realize this may be shocking to some of the interns in the crowd. But the fact
is, the Court’s decision was actually fairly unremarkable.
All it really said was that, under the First Amendment, every corporation in
America should be free to participate in the political process, not just the
ones that own newspapers and TV stations. In other words, there shouldn’t be a
carve-out when it comes to political speech for folks who own media companies.
It was a good and fair decision aimed at leveling the playing field.
The real reason the Left was so concerned about Citizens United was that they
thought it meant more conservatives would start to form what are known as social
welfare organizations — something they’d been doing, with groups like Planned
Parenthood and the Sierra Club, for years. And what’s notable about social
welfare groups is they don’t have to disclose their donors.
That was the main concern of the President and his allies. They weren’t
interested in the integrity of the process. If they were, they’d have been just
as upset at Left-wing groups for maintaining the privacy of their donors. What
they really wanted was a hook that enabled them to stir up outrage about
conservative groups, so they could get their hands on the names of the folks who
supported them — and then go after them. Citizens United provided that hook.
As a longtime political observer and First Amendment hawk, I knew exactly
what the Democrats were up to with their complaints about this decision. I’ve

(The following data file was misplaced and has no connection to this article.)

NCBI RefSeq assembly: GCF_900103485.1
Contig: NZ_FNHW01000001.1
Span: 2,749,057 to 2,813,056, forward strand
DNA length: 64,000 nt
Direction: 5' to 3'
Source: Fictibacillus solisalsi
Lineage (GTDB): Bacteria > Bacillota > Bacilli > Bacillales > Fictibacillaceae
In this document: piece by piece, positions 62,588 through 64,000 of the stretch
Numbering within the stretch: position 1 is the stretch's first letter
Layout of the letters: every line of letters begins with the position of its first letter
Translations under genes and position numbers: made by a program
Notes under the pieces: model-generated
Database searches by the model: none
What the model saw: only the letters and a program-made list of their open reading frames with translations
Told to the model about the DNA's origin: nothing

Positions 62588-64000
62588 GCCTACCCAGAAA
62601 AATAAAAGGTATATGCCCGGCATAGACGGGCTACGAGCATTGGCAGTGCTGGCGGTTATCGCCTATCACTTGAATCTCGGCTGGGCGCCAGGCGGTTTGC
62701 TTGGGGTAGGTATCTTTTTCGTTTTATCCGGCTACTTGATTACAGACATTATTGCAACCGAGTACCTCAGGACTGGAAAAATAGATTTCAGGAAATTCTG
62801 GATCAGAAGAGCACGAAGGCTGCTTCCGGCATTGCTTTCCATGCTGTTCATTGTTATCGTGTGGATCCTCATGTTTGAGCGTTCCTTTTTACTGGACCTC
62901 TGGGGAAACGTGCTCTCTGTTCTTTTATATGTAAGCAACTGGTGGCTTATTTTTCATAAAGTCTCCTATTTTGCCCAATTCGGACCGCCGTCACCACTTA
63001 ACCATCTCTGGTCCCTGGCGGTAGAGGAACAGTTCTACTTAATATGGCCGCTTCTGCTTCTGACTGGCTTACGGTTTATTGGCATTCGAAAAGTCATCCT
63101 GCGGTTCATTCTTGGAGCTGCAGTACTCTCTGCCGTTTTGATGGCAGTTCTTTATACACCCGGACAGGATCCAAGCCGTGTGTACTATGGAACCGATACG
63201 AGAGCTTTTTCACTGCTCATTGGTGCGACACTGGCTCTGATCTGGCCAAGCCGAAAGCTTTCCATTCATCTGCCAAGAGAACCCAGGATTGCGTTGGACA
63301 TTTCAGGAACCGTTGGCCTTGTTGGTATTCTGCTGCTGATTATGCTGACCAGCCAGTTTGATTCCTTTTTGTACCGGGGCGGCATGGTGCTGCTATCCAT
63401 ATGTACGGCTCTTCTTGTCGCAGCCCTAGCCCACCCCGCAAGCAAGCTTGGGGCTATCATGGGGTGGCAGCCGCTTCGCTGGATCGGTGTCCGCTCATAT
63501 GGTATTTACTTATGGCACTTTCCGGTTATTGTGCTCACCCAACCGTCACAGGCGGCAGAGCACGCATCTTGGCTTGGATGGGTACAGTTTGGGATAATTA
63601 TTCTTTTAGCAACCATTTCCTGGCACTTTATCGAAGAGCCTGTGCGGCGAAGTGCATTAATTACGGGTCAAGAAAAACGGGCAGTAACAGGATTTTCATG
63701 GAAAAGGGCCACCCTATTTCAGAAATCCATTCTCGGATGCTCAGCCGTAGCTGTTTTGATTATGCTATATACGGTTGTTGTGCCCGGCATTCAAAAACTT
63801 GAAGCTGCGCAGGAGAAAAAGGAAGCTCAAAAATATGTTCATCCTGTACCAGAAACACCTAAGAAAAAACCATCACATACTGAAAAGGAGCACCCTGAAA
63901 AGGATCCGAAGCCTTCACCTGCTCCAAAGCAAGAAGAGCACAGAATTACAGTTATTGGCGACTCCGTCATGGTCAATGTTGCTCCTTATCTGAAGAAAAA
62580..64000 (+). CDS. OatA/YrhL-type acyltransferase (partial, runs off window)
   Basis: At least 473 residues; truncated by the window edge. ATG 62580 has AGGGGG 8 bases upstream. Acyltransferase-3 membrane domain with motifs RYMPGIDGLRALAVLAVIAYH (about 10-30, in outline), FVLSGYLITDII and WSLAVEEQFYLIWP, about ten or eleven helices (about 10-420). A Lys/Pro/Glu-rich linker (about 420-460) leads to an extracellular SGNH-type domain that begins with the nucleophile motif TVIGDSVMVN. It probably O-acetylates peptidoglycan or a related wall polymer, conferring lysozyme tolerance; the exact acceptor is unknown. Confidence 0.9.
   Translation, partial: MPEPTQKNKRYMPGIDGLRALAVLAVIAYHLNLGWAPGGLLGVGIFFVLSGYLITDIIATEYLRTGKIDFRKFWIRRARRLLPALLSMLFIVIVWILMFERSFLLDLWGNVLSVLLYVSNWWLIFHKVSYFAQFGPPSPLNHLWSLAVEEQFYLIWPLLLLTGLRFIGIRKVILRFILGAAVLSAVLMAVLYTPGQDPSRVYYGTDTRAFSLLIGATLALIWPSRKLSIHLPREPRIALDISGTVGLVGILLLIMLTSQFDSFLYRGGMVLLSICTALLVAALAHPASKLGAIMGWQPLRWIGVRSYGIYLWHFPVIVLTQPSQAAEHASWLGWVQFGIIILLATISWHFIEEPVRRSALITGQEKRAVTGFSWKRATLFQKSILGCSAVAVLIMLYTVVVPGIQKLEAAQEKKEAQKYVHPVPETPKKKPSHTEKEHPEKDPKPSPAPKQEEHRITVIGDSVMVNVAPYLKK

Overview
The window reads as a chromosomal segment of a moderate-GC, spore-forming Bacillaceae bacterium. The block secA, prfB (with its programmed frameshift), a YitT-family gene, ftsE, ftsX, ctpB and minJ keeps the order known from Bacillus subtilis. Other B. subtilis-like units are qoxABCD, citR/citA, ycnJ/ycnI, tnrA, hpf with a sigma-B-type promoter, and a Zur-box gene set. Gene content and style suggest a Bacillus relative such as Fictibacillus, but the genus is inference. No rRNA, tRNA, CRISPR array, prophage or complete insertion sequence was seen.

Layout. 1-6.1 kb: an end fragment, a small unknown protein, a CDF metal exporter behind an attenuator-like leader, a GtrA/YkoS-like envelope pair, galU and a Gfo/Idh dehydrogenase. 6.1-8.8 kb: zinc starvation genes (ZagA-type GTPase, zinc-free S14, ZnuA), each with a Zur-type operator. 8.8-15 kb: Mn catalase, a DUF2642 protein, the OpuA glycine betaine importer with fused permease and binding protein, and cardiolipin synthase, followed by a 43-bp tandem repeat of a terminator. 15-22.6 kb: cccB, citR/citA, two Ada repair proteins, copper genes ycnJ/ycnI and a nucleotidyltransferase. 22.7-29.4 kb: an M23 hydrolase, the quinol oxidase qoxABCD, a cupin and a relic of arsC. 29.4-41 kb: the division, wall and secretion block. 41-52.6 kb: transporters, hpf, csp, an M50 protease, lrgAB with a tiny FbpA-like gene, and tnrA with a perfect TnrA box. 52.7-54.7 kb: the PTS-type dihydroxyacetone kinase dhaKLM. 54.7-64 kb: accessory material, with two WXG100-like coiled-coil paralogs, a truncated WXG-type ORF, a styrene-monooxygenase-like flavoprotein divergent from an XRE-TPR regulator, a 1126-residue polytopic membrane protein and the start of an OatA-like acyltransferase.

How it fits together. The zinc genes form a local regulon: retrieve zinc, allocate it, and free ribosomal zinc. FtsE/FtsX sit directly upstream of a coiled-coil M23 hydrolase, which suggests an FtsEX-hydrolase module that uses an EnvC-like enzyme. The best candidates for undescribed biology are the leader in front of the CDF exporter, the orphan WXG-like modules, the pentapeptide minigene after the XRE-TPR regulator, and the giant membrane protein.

seen what the loudest proponents of disclosure have intended in the past, and
it’s not good government. That’s why the FEC has protected the donor lists of
the Socialist Worker’s Party since 1979. That’s also why the Supreme Court told
the State of Alabama it couldn’t force the NAACP to disclose the names and
addresses of its members back in the 1950s.
The President could claim, as he did six months after wagging his finger at
the Supreme Court, that “the only people who don’t want to disclose the truth
are people with something to hide.” But the fact is, there’s a very good and
legitimate reason that courts have protected folks from forced disclosure —
because they know that failing to do so would subject them to harassment.
So the political response to Citizens United, the so-called DISCLOSE Act,
wasn’t really about cleaning up politics: It was about finding a blunt political
weapon to use against one group and one group only: conservatives. Those who
doubt this haven’t been paying attention to the tactics of the Left. They must
not have noticed the stories about top administration officials holding weekly
phone calls with groups like Media Matters. They clearly don’t know their